Andy Hamilton confesses that he is looking forward to the Global Atheist Convention in his town, Melbourne,  ‘with the same tempered gloom that would descend upon me if an international convention of Christian evangelists came to town’. He has written an interesting and thoughtful piece, in part saying

The wellsprings and justification for religious faith, and for other foundational views of life, are to be found in qualities of human experience that are not susceptible to large, knockdown and narrow arguments. Faith in God and in humanity, is rooted in experiences of wonder, questioning, desire and invitation that are delicate and not easily framed in simple argument.

Powerful arguments can and should be built for faith, but the experience on which they are built needs clarification, not codification; amplification, not reduction; ruminative conversation, not assertion.

In conversation we can tease out the subtleties of our intuitions, and the ways in which we account for the beauty and the complexities of our world. We can explore why people find religious faith persuasive, and also come to see how people put together their lives and their world without it.

Go and read more at Eureka St.


Over 99.9% of young people don’t use heroin

I’m impressed by the young people I see around me.  ASBO Jesus agrees; see this fabulous cartoon.


Stations of the Cross for the rest of us

Lent is well under way, Holy Week a few weeks away. This is a helpful article as we journey on the way.


Levitical Law for the home

Hilarious. Here’s a taste:

Of the beasts of the field, and of the fishes of the sea, and of all foods that are acceptable in my sight you may eat, but not in the living room. Of the hoofed animals, broiled or ground into burgers, you may eat, but not in the living room. Of the cloven-hoofed animal, plain or with cheese, you may eat, but not in the living room. Of the cereal grains, of the corn and of the wheat and of the oats, and of all the cereals that are of bright color and unknown provenance you may eat, but not in the living room. Of the quiescently frozen dessert and of all frozen after-meal treats you may eat, but absolutely not in the living room. Of the juices and other beverages, yes, even of those in sippy-cups, you may drink, but not in the living room, neither may you carry such therein. Indeed, when you reach the place where the living room carpet begins, of any food or beverage there you may not eat, neither may you drink.

h/t Seven Whole Days

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Spiritual Practices 3.1—fasting

Last Friday, after two days of meeting with the Working Group on Worship, I still hadn’t written my sermon. (I like to have it down on Thursday.) I went to Samarco, the coffee shop next to the church, and had some of their excellent coffee while I wrote on my Mac. (Yes, there’s at least a trace of hypocrisy there, if not more…writing about fasting while in a cafe sipping coffee…)

I was halfway through my coffee when the man at the table next to me asked if I minded him interrupting me. He’d noticed what I was writing about; he told me he was a Muslim (a convert, the son of an Anglican priest). He told me that Islam has a practice of fasting two days a week, on Tuesday and Thursdays as well as at Ramadan. This weekly practice is in decline; apparently, it began when people couldn’t afford to feed a family seven days a week, so it gave them a communally sanctioned way to eat five days a week. These days of course, most people in Australia can eat every day.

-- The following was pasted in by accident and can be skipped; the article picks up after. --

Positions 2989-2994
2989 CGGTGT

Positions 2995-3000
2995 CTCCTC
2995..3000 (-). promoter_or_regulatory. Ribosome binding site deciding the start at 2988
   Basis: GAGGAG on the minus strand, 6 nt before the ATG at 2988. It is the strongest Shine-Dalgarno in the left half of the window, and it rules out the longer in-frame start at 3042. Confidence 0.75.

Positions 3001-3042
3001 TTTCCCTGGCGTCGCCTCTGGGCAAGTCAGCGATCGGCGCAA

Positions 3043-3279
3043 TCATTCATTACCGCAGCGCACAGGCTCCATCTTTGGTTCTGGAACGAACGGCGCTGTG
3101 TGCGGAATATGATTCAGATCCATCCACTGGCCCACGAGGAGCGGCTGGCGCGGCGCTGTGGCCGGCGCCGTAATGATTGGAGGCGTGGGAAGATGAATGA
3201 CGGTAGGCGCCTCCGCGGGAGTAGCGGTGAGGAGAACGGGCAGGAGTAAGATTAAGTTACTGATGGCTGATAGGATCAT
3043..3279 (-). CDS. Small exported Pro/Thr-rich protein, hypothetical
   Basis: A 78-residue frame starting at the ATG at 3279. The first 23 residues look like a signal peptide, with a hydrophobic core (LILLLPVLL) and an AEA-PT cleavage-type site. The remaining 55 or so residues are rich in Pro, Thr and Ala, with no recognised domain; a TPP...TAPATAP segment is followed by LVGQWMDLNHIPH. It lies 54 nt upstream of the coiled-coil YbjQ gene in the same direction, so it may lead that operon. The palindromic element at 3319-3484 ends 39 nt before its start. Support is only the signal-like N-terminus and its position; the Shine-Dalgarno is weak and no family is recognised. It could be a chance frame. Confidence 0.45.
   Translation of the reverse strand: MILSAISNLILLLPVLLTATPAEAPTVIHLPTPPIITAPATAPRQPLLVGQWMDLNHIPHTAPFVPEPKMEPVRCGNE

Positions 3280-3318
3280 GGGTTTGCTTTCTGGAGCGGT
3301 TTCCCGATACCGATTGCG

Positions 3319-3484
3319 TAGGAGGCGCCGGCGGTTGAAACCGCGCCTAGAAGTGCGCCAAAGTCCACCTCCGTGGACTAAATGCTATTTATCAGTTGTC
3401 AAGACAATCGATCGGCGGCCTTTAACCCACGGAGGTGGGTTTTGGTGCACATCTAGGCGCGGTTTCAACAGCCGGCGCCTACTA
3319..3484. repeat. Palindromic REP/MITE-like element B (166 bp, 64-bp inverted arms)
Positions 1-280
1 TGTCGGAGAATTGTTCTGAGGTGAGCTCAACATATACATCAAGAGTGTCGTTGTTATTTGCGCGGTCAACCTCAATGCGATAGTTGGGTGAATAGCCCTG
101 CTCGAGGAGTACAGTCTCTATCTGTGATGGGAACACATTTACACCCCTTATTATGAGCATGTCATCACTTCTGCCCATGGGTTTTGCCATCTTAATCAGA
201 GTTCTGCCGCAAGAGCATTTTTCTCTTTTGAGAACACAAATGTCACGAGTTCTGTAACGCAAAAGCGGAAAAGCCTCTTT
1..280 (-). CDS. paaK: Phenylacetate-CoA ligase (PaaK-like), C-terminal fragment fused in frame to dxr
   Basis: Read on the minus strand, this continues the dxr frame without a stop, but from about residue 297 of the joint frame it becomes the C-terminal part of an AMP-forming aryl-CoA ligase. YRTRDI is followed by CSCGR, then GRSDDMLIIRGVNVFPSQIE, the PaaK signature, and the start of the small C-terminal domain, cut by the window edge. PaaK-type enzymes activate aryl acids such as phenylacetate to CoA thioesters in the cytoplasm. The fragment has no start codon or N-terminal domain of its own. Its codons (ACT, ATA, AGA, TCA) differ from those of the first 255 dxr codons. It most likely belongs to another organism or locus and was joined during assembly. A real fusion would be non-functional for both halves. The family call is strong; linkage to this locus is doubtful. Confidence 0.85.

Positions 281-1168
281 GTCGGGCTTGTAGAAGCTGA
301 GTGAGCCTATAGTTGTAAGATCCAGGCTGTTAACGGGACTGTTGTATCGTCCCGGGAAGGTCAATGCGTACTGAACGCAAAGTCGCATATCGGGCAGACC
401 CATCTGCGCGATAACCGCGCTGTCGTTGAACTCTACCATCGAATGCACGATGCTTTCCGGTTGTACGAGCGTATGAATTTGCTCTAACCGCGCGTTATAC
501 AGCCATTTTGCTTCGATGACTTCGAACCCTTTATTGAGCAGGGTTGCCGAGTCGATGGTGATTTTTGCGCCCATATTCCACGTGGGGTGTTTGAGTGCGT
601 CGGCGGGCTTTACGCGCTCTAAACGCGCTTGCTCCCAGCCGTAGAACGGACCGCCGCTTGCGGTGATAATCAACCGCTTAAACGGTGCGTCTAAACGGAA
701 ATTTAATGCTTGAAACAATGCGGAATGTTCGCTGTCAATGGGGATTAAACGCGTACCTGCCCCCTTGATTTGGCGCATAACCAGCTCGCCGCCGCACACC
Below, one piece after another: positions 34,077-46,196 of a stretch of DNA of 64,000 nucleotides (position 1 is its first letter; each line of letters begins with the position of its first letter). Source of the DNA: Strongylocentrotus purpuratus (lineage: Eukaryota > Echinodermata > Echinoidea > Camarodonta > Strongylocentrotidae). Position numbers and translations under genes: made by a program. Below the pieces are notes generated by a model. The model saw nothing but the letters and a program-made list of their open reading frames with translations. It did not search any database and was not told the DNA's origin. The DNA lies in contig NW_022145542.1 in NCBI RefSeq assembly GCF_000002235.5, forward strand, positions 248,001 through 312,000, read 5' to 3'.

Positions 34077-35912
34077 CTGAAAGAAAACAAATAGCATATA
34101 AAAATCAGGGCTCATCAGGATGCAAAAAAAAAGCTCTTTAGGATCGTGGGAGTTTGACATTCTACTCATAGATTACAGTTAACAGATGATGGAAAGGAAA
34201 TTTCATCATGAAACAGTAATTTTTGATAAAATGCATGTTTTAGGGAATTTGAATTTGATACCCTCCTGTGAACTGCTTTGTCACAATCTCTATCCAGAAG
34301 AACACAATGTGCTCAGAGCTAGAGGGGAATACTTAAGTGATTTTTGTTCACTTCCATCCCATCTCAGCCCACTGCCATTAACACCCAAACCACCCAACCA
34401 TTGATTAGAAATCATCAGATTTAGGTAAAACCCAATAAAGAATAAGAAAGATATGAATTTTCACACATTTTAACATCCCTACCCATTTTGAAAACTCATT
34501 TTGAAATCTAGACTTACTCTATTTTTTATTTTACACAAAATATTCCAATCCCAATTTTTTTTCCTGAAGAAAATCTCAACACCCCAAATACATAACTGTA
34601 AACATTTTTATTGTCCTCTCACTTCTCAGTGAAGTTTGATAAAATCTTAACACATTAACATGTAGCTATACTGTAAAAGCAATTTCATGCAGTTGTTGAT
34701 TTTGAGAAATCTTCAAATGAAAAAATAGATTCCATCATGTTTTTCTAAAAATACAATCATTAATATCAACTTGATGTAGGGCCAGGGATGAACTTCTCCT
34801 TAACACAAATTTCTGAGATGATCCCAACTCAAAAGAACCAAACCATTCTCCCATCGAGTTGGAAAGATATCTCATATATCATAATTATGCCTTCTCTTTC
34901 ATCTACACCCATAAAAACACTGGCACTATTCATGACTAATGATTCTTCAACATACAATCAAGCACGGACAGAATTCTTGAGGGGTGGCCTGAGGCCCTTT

He was saddened by this decline in the practice of fasting in his faith. I saw him today (same cafe, new cup of coffee) and he said he’d spoken to the imam (or whoever preaches) at the mosque at Darra. He had to explain what Lent was to the preacher; the result is, that this Friday, the topic of preaching at the mosque will be fasting!! Maybe I should go…

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Friday fragments — 05.02.10

Interfaith relations

“We try to be a positive voice in this collective scream of anguish”: the story of Deir Mar Mousa, a monastery in Syria.

How does your mind work?

Are you a hedgehog or a fox? A half-convinced Stephen Wang asks the question.

How Jewish was Jesus?

In the aftermath of a Jewish boy’s treatment for wearing tefillin (phylacteries) to pray on a plane, Bosco Peters asks this question.

And following the recent Revised Common Lectionary reading of Luke 4, Mark Sayers reminds us that Jesus would have read the bible a little differently from the way we are used to. Fascinating.

Spicks ‘n’ Specks

A great show on ABC TV is back again. YAY! This video has Dave Faulkner on guitar and Noriko Tadano on the traditional Japanese Shamisen performing ‘Johnny Be Good’. What other program would do this?

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Being a Muslim at Christmas

I was quite moved by this short piece; it was in Faith Central (Times Online), and describes the experience of a young British Muslim woman, Sajda Khan:

I have a very vivid memory of my days in primary school; weeks before school closed for Christmas, the beautifully decorated tree would stand tall and proud in the school hall, with glimmering lights, laden with shimmering tinsel and colourful baubles.